|Country Of origin:||England|
Not many people could make an instrument as localized as the Northumbrian small pipes interesting, but that's exactly what Kathryn Tickell (who's also an accomplished fiddler) has managed to do, as evidenced by the global sales of her finest albums, including 1997's The Gathering, 2002's Back to the Hills, and 2012's Northumbrian Voices. Along the way, in addition to many records under her own name, she's recorded with Sting, Jon Lord, and the Chieftains. Her achievements succeeded in seeing her instrument's profile elevated on the international stage.
Born in 1970 in Northumberland, her family was immersed in local traditional music and it was only natural that she'd become a part of it, taking up the small pipes when she was nine and winning every pipe competition by the time she was 13, in addition to making a name for herself on the fiddle. In 1984, she released her first album, On Kielderside, and was also named official piper to the Lord Mayor of Newcastle-upon-Tyne, and by the time she was 16, she'd become a professional musician, putting out her second release, Borderlands (which included original as well as traditional work), and touring Europe. The following year, she became the subject of a U.K. documentary, but rather than rest on her laurels, she pressed ahead with the album Common Ground. By 1990, she'd formed the Kathryn Tickell Band. In addition to more recording, she composed for local theater, hosted shows on BBC radio, and recorded with the Penguin Café Orchestra, Sting (another Geordie), and the Chieftains -- quite an accomplishment for someone barely out of her teens. The Gathering, her sixth album, was released in 1997 and garnered worldwide acclaim. But again, her head wasn't turned. Instead of using it as a stepping stone to greater fame, she instead issued The Northumberland Collection, which brought in many local musicians, and also began teaching in local schools prior to coming out with Debateable Lands, an album of music from the English-Scottish border, in 1999. 2000 brought a new venture, Ensemble Mystical, which crossed plenty of musical boundaries and resulted in the album Ensemble Mystical. That led to a live collaboration with saxophonist Andy Sheppard on Music for a New Crossing in 2004. The following year saw the Kathryn Tickell Band perform at the prestigious Promenade Concerts in London, the first time a traditional folk band had been invited there, and Tickell also took up a part-time position as a lecturer in folk and traditional music at Newcastle University prior to releasing five albums over the next three years including The Sky Didn't Fall and Strange But True (2006), Instrumental (2007), Durham Concerto (2008, with Deep Purple's Jon Lord), and What We Do (2008, with Peter Tickell). In 2009 she resumed her working relationship with Sting on his If on a Winter's Night. That same year she was presented with The Queen's Medal for Music, awarded to those who have made outstanding contributions to British music. Tickell spent the next couple of years working on commissions including, a substantial contribution to Alex Wilson's "Compass Suite" for the first Summer Solstice festival at Canary Wharf in June. She also composed a pipes and piano work for Joanna MacGregor. This led to a further commission in 2011: to compose new work and curate a program for Bath International Festival with MacGregor. Later that year, Tickell went on to curate, present, and perform in a BBC Proms Percy Grainger night and developed her music theater show Northumbrian Voices. Following a U.K. tour, she entered the studio and issued the now-classic double-length offering, Northumbrian Voices in 2012.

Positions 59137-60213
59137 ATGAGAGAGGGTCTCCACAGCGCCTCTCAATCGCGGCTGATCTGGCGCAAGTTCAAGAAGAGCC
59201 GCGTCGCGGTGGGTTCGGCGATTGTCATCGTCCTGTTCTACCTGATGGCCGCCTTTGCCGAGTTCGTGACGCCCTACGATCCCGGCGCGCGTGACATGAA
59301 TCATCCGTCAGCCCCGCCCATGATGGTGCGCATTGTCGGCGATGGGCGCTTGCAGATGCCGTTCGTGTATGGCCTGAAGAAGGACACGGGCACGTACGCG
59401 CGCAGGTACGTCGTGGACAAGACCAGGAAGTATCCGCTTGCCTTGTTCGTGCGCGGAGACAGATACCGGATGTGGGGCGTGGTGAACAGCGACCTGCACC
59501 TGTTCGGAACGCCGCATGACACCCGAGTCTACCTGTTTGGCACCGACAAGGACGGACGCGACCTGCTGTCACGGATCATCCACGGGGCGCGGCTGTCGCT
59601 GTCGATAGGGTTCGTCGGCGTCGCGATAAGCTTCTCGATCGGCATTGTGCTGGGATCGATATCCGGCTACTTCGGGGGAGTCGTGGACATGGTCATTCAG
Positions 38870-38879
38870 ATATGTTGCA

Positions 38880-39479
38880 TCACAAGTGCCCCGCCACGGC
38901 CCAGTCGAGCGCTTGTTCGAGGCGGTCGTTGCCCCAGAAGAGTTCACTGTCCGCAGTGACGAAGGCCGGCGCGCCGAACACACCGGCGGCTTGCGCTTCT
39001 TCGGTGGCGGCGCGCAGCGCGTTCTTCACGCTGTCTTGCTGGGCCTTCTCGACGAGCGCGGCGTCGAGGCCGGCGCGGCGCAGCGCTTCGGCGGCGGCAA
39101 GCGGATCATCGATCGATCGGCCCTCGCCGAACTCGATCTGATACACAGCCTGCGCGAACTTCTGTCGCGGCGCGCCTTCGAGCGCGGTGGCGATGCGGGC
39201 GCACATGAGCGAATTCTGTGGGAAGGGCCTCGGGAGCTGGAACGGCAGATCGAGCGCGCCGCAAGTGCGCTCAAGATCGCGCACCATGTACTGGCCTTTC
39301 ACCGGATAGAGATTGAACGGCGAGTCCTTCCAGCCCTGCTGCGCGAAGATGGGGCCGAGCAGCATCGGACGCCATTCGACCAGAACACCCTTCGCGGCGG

Tickell formed a new touring ensemble afterward dubbed Kathryn Tickell & the Side with cellist Louisa Tuck, harpist Ruth Wall, accordionist Amy Thatcher, and herself on Northumbrian pipes and fiddle and took them into the studio to cut a self-titled 2013 album. It included their versions of classical works by Henry Purcell and Percy Grainger in addition to traditional and self-penned tunes. This band took to the road for over two years. When Tickell returned to the studio, she enlisted a group of friends as collaborators; these included her father Mike Tickell, Bob Fox, the Unthanks, Superfolkus, and Hannah Rickard. Entitled Water of Tyne, its 13 tracks were thematically based around the River Tyne with the music ranging from faithful interpretations of classic folk songs such as "The Water of Tyne" to jazz-inflected tunes such as "Song for a River at Night." Interestingly, Tickell's insatiable appetite for reinvention and innovation led to the creation of Kathryn Tickell & the Darkening, which included Thatcher on accordion and synth, fiddler and charango player Kate Young, percussionist Cormac Byrne, Kieran Szifris on octave mandolin, and drummer Joe Truswell. They recorded Hollowbone, an electrified collection of songs ranging in production from 21st century post-punk and garage-folk to revisioned traditional material. Embracing a global perspective, Hollowbone brought some of the oldest Northumbrian tunes (including one by the Emperor Hadrian's favorite musician) with new material and bound it all together with contemporary resonance. Hollowbone was issued in March of 2019. ~ Chris Nickson~ Rovi